16 on center sounds about right to me for walls; on floors im not sure it all depends on the apartment and how it was constructed. best way to find out woudl be to use a stud finder, but i never tried that on a floor before. lol. i dont see why it wouldnt work. and if i was on a second floor i woldnt put a 210 in. id take the time and invest ona ground floor apartment and then proceed.juniormc8704 said:they usually dont let 2nd floor renters at all, and if they do limit the gallons to pretty small. but to answer the question, if it a new place, yes the floor would hold, but locate your floor joists if possible, and put it over as many as possible. which i believe are 16 on center? just throwing that out there, theres enough builders on here to correct me if im wrong.
it would be the safest bet to do so imo. although both would sound safe to me-the first floor sounds safer as a 210g tank is going to way well over 210 pds lol.saltyspartan said:Thanks for the input. I am actually moving in a few months and that would be the time i would convert the tanks. I think im simply just going to grab a 1st floor apartment wherever I go, just checking my bases.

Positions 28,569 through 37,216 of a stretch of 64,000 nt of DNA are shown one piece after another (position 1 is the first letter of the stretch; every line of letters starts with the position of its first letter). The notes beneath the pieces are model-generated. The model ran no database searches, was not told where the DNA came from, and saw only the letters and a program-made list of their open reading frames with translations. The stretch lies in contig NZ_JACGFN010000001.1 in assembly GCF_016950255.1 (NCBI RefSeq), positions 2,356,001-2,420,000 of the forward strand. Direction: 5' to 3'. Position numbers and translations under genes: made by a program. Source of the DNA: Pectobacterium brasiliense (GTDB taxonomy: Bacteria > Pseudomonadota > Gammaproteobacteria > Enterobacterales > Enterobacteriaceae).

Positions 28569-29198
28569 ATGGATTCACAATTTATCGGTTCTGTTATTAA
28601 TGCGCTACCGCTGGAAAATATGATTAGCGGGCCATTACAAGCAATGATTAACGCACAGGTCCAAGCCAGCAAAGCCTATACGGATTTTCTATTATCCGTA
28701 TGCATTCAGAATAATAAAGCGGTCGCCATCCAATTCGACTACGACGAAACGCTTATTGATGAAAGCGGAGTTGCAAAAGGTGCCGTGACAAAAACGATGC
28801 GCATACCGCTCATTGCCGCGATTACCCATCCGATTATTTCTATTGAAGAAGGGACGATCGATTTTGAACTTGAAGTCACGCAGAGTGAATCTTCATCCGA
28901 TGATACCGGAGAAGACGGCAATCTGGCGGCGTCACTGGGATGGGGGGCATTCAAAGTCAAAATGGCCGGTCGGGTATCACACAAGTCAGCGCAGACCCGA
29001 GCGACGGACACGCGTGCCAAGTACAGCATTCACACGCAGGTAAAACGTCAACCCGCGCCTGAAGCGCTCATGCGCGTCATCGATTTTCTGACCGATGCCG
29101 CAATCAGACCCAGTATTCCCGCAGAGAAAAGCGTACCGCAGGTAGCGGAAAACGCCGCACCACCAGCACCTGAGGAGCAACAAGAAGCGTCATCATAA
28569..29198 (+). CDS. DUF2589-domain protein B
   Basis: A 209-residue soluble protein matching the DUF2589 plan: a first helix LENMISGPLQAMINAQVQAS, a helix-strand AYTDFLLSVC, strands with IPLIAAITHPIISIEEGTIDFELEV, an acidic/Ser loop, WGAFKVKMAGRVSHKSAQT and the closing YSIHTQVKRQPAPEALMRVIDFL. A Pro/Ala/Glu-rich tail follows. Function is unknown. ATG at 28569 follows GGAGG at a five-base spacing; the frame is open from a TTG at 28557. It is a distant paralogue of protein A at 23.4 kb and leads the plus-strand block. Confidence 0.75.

Except that a 210 gallon is going to weigh 1750 pounds. Which may or may not be a problem depending on how the joists are oriented since it'll probably end up being around 125 pounds/sq. ft. But bear in mind that is a dead load compared to a live load and can cause problems to occur over time.i was jsut thinking that some people weigh over 210 pds and move which creates more stress on joists then otherwise and im sure they would be using a steel support system on the frame for a building that is like so. i dont see why a 210 wouldnt work.
Take some advice from a guy that had a 180gal in his apartment not too long ago.saltyspartan said:Hey everyone,
right now I am wanting to upgrade my 46g Bow to a 120g + sump but the only concern is im a apartment renter... can a 120 be supported safely in a 2nd flr apartment??